By Rebecca Todesco, Journalist, Utility Magazine

Australian renewable energy development and storage investment company, Edify, is building a new lithium-ion battery which is the first battery project in the market to be financed with commercial banks and will be the largest approved grid-forming battery in Australia once completed.

The battery project will add more flexible dispatchable capacity to the New South Wales energy market, boosting and complementing the significant presence of renewable generation already in the Riverina region. Construction on the project kicked off in early June 2022, with Tesla Motors Australia under contract to deliver the facility to completion.

The battery project – known as The Riverina and Darlington Point Energy Storage Systems – is being built in the Murrumbidgee Shire, South West New South Wales, and will have a combined installed capacity of 150MW/300MWh. The storage systems consist of three independent but co-located projects:

• 60MW/120MWh Riverina Energy Storage System 1 (RESS 1)
• 65MW/130MW Riverina Energy Storage System 2 (RESS 2)
• 25MW/50MWh Darlington Point Energy Storage System (DPESS)

Construction is underway and progressing well, with energisation and commercial operations anticipated in the first half of 2023, carried out in a staged manner for each of the three projects. The project is experiencing similar challenges to companies world-wide – with current global supply chain issues – however, these issues have not resulted in project delays.

Edify Chief Executive, John Cole, said Edify is excited to be delivering another ‘first in market’ facility. “We have long been believers of harnessing the full capability of power electronics and preparing for a 100 per cent renewables-based grid,” Mr Cole said.

“In this instance, we’re using the combination of the dispatchable properties of batteries with a new vintage of grid forming inverter control systems to create a generator that can provide power system support services, which have traditionally been provided by thermal synchronous generators.”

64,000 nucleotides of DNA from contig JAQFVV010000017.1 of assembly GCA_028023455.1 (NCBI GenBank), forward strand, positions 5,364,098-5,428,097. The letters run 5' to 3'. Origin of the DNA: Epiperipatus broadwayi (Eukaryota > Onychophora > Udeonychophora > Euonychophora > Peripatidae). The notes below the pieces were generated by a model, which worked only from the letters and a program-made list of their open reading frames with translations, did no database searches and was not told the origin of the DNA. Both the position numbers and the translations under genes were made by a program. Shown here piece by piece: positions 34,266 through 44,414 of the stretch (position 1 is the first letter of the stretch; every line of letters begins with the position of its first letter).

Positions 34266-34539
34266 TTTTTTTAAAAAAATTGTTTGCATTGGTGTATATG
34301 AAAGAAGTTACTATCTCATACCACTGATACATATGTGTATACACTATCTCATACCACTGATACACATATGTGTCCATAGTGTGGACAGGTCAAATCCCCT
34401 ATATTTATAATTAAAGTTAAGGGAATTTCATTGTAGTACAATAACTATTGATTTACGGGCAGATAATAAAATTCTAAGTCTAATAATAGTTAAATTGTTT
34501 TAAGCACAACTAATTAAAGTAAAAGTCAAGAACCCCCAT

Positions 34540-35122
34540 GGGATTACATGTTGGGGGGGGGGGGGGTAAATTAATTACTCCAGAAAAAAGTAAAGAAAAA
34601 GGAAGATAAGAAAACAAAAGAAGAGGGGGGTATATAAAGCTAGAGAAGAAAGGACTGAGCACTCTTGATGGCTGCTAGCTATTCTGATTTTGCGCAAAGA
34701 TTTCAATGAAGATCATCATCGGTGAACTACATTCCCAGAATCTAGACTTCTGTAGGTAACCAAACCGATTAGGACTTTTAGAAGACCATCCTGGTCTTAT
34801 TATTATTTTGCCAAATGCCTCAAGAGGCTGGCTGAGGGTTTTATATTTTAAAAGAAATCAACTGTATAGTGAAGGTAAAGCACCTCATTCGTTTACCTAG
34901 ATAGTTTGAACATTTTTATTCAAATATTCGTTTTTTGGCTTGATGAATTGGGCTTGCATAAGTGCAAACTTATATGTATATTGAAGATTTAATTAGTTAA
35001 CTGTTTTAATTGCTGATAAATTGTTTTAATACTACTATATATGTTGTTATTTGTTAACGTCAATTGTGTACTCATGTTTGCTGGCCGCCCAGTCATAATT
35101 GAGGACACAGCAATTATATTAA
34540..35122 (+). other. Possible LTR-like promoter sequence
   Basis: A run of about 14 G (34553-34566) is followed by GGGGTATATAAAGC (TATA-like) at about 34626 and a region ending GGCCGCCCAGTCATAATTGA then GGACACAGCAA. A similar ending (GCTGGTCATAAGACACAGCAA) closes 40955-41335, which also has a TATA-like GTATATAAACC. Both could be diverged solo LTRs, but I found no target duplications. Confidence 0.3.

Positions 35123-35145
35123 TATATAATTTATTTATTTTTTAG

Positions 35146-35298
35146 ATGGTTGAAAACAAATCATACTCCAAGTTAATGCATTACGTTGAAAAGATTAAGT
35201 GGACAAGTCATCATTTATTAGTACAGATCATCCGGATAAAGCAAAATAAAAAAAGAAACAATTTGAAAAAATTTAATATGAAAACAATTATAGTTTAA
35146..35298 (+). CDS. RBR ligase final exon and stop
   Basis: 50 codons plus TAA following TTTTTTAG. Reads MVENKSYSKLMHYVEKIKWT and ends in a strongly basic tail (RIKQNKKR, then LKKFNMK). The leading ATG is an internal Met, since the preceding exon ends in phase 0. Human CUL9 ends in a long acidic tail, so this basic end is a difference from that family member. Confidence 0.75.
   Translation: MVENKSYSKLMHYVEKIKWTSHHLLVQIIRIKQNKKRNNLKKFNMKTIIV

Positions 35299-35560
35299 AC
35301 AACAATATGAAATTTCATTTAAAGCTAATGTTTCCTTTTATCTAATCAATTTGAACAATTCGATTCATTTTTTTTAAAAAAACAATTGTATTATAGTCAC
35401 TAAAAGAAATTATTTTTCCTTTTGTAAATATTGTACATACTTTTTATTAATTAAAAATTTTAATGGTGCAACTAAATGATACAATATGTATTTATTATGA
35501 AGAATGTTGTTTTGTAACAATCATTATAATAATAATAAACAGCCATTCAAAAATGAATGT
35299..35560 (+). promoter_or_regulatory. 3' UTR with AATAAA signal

A pioneering battery finance deal

Edify announced the completion of project financing in June and scored a first-time battery asset transaction in the Australian market with Federation Asset Management as majority owner. Along with Federation Asset Management, Edify Australia managed to acquire partnerships with EnergyAustralia, Shell Energy and a syndicated debt facility with Commonwealth Bank of Australia (CBA), Westpac and DNB.

This is the first battery project in Australian history to be financed with commercial banks – a move that paves the way for future battery project funding opportunities. These partnerships were enabled by the strong long-term offtake position that the projects had, with Edify negotiating said agreements with both Shell Energy and EnergyAustralia. Mr Cole said Edify is looking forward to working with AEMO, TransGrid, Federation Australia, Shell Energy, EnergyAustralia, Tesla Motors Australia and all project stakeholders to bring the project into commercial operation.

Sparking widespread deployment of innovative tech

The new batteries will be equipped with innovative grid forming inverters, which enable batteries to provide the system stability services traditionally only provided by synchronous generation, such as coal or gas.

Progressing grid forming inverters through the network connection process, and then demonstrating their application in the network, should trigger more widespread adoption of this particular technology by other inverter suppliers and project proponents.

This will in turn ensure a stronger network and greater confidence that existing thermal power stations can be retired without presenting technical stability issues. The storage systems use Tesla Megapacks for energy storage and were designed and developed by Edify.

Equipped with grid forming inverters that operate in ‘virtual synchronous generator’ mode, they will be the most advanced battery systems in the National Electricity Market (NEM), once completed.

The battery is the first system to navigate the network connection process as a grid forming inverter. This is a significant development and means that this innovative technology can and will be used throughout the NEM to provide network support services – which will become
increasingly important as the existing thermal power stations, like coal, retire and the proportion of renewables like solar and wind increases.

Working closely with stakeholders

The construction of the battery is taking place on the traditional land of the proud Wiradjuri people – the largest Indigenous Australian Nation in New South Wales.

Edify acknowledges the Wiradjuri people – known as the “people of three rivers” – as the traditional custodians of this land and recognises their deep understanding of how to live in harmony with the environment.

Throughout the battery’s construction, Edify has continued to work closely with the Murrumbidgee Council and other local groups to fund ground roots projects that help foster healthy, diverse communities. Edify’s voluntary funding contribution has been directed to the local sports field facilities which was recently opened by the Mayor of Murrimbidgee, Ruth McRae, with further improvements to the sports field and local parks expected.

The ability to rapidly increase the supply of renewable energy available to government, businesses and consumers is critical to achieving Australia’s carbon emission reduction targets, which is why this project is expected to have significant impacts for the NEM and Australia’s renewable energy future overall.

©2024 Utility Magazine. All rights reserved


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